In Brief

Chipmunks near South Lake Tahoe test positive for plague

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Chipmunks in the South Lake Tahoe area have tested positive for plague, prompting officials to close several spots in the vicinity, according to news reports.

Officials announced this week that Kiva Beach and the Taylor Creek Visitor Center in South Lake Tahoe will be closed through Friday (Aug. 6) following the positive plague tests, according to The Tahoe Daily Tribune. The infected chipmunks had no known contact with people, the Daily Tribune reported.

The bacterium that causes plague, Yersinia pestis, is naturally present in some parts of California, including in El Dorado County where South Lake Tahoe is located, according to the California Department of Health. Last year, a resident of South Lake Tahoe tested positive for plague, marking the first case in the state in five years, Live Science previously reported

Plague is best known for causing the Black Death in Europe in the 1300s. Infections still occur in modern times, although human cases are relatively rare and usually treatable with common antibiotics. In the U.S., about seven cases of plague occur each year, on average, according to the Centers for Disease Control and Prevention. Most plague cases occur in northern New Mexico, northern Arizona, southern Colorado, California, southern Oregona and far western Nevada, the CDC says. Worldwide, most human plague cases since the 1990s have occurred in Africa, the agency says.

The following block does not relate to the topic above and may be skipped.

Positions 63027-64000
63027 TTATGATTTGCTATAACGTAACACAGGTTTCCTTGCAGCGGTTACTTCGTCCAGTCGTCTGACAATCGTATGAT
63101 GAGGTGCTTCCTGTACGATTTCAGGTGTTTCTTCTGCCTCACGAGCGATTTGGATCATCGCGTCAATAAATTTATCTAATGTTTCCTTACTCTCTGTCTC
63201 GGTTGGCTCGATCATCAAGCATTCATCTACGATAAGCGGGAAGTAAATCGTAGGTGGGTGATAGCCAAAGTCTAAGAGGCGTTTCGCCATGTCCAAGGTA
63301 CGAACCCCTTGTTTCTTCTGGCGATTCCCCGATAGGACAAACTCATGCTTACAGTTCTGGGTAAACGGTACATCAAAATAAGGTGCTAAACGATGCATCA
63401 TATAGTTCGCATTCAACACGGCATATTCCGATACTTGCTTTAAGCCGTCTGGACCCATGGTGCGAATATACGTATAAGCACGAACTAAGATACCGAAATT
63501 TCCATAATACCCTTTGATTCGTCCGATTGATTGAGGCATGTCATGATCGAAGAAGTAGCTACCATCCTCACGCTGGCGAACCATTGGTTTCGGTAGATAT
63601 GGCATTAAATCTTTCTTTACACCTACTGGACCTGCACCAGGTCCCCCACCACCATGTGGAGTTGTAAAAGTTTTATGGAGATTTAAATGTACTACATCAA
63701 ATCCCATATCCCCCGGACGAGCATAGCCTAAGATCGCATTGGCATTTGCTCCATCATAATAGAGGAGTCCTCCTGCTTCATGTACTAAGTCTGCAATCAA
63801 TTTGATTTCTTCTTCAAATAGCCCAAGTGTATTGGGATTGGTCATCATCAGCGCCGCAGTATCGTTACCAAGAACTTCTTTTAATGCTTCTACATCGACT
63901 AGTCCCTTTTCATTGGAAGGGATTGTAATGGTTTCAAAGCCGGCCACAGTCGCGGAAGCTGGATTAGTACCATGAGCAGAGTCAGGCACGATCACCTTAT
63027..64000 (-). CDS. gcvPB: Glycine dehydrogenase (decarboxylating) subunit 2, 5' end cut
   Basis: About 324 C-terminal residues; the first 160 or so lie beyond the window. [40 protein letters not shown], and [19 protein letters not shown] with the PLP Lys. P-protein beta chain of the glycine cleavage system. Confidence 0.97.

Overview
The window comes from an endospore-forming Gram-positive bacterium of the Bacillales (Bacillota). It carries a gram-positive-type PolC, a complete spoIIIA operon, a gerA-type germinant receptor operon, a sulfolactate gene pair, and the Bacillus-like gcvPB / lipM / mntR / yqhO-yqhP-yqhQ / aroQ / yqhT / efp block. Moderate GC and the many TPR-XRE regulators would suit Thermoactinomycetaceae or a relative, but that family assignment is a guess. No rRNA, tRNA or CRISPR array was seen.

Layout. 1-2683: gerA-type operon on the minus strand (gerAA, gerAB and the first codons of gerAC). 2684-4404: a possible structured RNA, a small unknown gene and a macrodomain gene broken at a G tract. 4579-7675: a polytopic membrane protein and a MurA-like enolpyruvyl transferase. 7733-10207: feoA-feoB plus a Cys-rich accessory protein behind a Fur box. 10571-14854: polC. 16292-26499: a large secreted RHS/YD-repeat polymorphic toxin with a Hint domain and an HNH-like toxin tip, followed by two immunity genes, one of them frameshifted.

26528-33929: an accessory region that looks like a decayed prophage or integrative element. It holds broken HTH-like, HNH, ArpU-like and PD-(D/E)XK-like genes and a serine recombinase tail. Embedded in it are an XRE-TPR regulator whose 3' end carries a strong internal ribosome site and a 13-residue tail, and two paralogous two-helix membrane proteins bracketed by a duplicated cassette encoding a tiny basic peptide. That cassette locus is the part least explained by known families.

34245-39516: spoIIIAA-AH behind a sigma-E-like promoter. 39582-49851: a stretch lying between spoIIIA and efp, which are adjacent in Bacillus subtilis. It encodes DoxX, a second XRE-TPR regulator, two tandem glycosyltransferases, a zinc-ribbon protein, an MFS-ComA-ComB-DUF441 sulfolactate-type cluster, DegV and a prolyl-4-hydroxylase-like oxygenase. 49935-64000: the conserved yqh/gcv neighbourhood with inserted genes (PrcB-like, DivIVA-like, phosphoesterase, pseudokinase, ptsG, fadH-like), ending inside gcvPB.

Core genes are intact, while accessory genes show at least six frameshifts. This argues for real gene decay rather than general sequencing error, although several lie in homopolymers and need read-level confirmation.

The disease is spread by rodents, including squirrels, rats and chipmunks, and their fleas, according to the CDC. Humans can catch the plague through flea bites or through contact with the tissues or bodily fluids of an infected animal, according to the CDC.

People living in or visiting plague-endemic areas should avoid contact with wild animals, officials said.

"Do not feed rodents in picnic or campground areas and never handle sick or dead rodents," Dr. Bob Hartmann, the interim county public health officer for El Dorado County, said in a statement. People should also keep pets away from rodent burrows and wear long pants and insect repellent to reduce flea exposure, the statement said.

Local and state officials will survey more rodents this week to assess the risk of plague to the public, the statement said.

Originally published on Live Science.  

Rachael Rettner

Rachael is a Live Science contributor, and was a former channel editor and senior writer for Live Science between 2010 and 2022. She has a master's degree in journalism from New York University's Science, Health and Environmental Reporting Program. She also holds a B.S. in molecular biology and an M.S. in biology from the University of California, San Diego. Her work has appeared in Scienceline, The Washington Post and Scientific American.